Breaking Down The Week Ahead and Beyond

Good Monday, everyone. It’s a brand new week but a familiar temperature pattern is hanging around for much of it. Pleasant temps will be the normal as a mainly dry weather rolls on. This may change by the weekend as we go into a much more active setup for the closing 10 days of the month.

Today starts with low clouds and a touch of fog across central and eastern Kentucky. There’s still the threat for a shower or two early on across the eastern half of the state. Here are your radars just in case…

Temps generally range from 70-75 but a few upper 60s will be possible in the east.

Tuesday is mainly low and middle 70s with a mix of sun and clouds once again. Temps then start to come up a bit with mid 70s to low 80s for the middle and end of the week. Skies will once again be on the dry side with a nice breeze kicking in.

An upper-level low is spinning to our southeast over the next few days and this will spawn a healthy low that rides up the east coast. This has the chance to bring some clouds in here by late week with an even smaller chance for a shower in the east.

As this system rolls up the eastern seaboard, it opens the door for another system to roll in from the west. The evolution of this is still a work in progress, but a stout closed upper level low is a good possibility this weekend into the first part of next week…

That happens as we revert back to a pattern that features blocking across Canada with troughs trapped underneath into our region. That’s when things could turn active with some waves of rain kicking in…

In recent weeks, I’ve talked some about the developing El Nino and the state of the oceans across the globe so I thought we would do a little compare and contrast with last year at this time.

In the image below, I’ve highlighted the blossoming El Nino…

You can clearly see the warmer than normal waters showing up along the equatorial Pacific. Now, let’s look at this same region one year ago…

These same waters were much cooler than normal as we were in the final year of a 3 year La Nina. Both maps show above normal water temps for much of the rest of the world, but this year shows even warmer waters compared to last year at this same time.

What does it all mean for the winter ahead? That’s the million dollar question but it is a totally different Pacific Ocean from what led to the lousy winter of last year.

Have a great Monday and take care.


  1. Which Way Is the Wind Blowing

    Not a bad forecast. Although I could use a little rain.
    I have had to put my water sprinkler back into action.

  2. Schroeder

    Complicated and confusing forecast in the short term and long term. If the Atlantic is active with Tropical Storms, how could El Nino be a player ? For the last three years we have had a negative PDO, which is what we have during La Nina. Now NOAA is still beating the drum on El Nino for this Winter, but the PDO is still strongly negative how could this be ? Maybe the PDO later this Winter will flip to the positive and then we may have the full impacts of El Nino. Don’t Know.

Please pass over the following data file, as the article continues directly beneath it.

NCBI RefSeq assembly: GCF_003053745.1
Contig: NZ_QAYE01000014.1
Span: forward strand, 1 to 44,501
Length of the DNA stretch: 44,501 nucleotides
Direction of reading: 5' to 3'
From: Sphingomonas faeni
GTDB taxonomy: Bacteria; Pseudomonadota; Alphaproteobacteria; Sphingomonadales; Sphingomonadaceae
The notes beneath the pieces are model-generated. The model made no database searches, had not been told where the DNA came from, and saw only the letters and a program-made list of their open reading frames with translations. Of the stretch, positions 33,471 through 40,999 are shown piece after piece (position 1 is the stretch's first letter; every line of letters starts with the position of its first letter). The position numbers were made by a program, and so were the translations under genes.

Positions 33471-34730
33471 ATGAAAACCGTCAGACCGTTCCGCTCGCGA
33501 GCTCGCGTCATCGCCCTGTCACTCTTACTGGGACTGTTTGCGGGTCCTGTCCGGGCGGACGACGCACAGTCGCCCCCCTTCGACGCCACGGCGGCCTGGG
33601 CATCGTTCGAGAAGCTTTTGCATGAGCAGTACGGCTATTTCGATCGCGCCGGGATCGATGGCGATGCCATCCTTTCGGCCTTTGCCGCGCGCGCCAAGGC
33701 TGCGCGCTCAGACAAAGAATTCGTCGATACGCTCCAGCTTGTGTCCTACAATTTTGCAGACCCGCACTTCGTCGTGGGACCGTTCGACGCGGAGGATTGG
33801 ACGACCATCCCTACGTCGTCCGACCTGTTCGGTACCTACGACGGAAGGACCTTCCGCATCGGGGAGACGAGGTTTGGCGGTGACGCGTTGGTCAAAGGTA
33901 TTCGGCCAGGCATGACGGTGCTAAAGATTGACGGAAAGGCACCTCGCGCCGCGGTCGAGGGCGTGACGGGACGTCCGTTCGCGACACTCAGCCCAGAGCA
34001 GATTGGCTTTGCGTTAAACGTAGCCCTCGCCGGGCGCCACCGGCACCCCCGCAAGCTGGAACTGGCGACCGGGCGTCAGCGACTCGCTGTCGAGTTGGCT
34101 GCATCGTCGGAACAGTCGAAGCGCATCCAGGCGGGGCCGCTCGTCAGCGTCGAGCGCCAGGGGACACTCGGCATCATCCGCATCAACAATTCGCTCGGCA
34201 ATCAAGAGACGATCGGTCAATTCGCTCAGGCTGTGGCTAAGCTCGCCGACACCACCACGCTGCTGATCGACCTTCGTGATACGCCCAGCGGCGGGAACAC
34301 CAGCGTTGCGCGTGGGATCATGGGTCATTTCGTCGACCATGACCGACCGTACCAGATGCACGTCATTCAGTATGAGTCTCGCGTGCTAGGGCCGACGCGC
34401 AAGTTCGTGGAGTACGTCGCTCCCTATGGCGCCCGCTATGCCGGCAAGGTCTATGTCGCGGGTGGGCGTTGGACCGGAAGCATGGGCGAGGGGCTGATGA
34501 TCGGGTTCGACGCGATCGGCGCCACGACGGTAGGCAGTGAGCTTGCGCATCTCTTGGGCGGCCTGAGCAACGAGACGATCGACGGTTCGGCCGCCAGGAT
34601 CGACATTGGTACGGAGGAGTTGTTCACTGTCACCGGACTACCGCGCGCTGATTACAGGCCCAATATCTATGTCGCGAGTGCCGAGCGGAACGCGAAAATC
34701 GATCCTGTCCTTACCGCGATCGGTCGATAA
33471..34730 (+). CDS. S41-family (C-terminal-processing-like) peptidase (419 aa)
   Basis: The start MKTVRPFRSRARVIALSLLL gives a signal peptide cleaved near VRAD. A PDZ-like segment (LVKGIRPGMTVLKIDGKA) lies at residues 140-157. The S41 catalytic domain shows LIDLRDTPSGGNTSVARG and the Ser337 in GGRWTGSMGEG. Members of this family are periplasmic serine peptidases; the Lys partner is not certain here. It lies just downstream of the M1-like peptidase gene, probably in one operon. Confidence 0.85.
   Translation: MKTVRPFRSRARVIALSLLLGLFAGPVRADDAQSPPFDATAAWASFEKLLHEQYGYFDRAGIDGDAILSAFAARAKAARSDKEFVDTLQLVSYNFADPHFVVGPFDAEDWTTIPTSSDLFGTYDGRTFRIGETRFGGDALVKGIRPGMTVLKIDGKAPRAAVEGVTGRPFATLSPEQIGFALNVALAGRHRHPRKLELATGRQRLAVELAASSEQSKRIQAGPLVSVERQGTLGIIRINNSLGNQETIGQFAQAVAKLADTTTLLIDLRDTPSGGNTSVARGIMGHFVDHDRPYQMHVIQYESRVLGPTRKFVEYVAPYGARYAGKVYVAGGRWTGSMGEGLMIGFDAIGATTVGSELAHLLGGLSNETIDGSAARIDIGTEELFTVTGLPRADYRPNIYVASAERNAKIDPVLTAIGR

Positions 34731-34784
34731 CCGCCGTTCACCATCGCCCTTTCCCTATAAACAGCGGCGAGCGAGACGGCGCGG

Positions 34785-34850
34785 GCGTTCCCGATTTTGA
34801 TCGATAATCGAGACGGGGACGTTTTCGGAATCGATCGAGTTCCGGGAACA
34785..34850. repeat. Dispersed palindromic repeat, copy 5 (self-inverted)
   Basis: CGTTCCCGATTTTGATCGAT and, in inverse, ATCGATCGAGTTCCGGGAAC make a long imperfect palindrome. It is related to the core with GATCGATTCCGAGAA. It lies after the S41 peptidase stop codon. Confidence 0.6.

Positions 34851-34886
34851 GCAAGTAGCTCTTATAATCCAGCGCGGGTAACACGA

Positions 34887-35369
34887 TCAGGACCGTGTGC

• JoeDfromBG

      Schroeder, we can have an El Niño phase and an Atlantic hurricane season, what happens is the hurricanes develop normally, but effects of El Niño on the trade winds will steer those storms northward, or shear will diminish the storm’s intensity.
      I believe that the PDO has become less of an indicator for an El Niño phase, because of the warmer Pacific water temperatures.

      • Schroeder

        Joe, In 2014 – 15 we had a weak El Nino with a positive PDO. In 2015 – 16 we had a very strong El Nino with a positive PDO. These Winters were Cold and Snowy by Kentucky standards. It’s going to be interesting to see how this Winter’s El Nino plays out without a positive PDO ? New Normal I guess.

  3. MarkLex

    I had no clue droughts damaging foundations was even a thing….I’m not seeing ANYONE watering their area around the foundation.

    • JoeDfromBG

      Mark, for my son who lives in the San Antonio, Texas area, watering foundations is part of home ownership, and many have resorted to placing drip watering hoses around their home’s foundations. San Antonio has had over 60 days this year where the temperature hit or exceeded 100°F! The heat has changed the characteristics of the concrete itself.

    • Which Way Is the Wind Blowing

      Mulch around the foundation should take care of the problem.
      There is nothing I can do in my backyard because my concrete patio is attached to my brick foundation.

      • Schroeder

        Use Cypress Mulch if you haven’t any plantings. It is toxic to plants as it decomposes because it contains the Cypress Cambium.

        • Which Way Is the Wind Blowing

          I know black mulch is notorious for breading Termites. Fortunately my ground foundation is composed of mortar.

    • Schroeder

      I never heard of that either Mark, watering the foundation of a home. I would water around the home to save my plants. Learn something new everyday.

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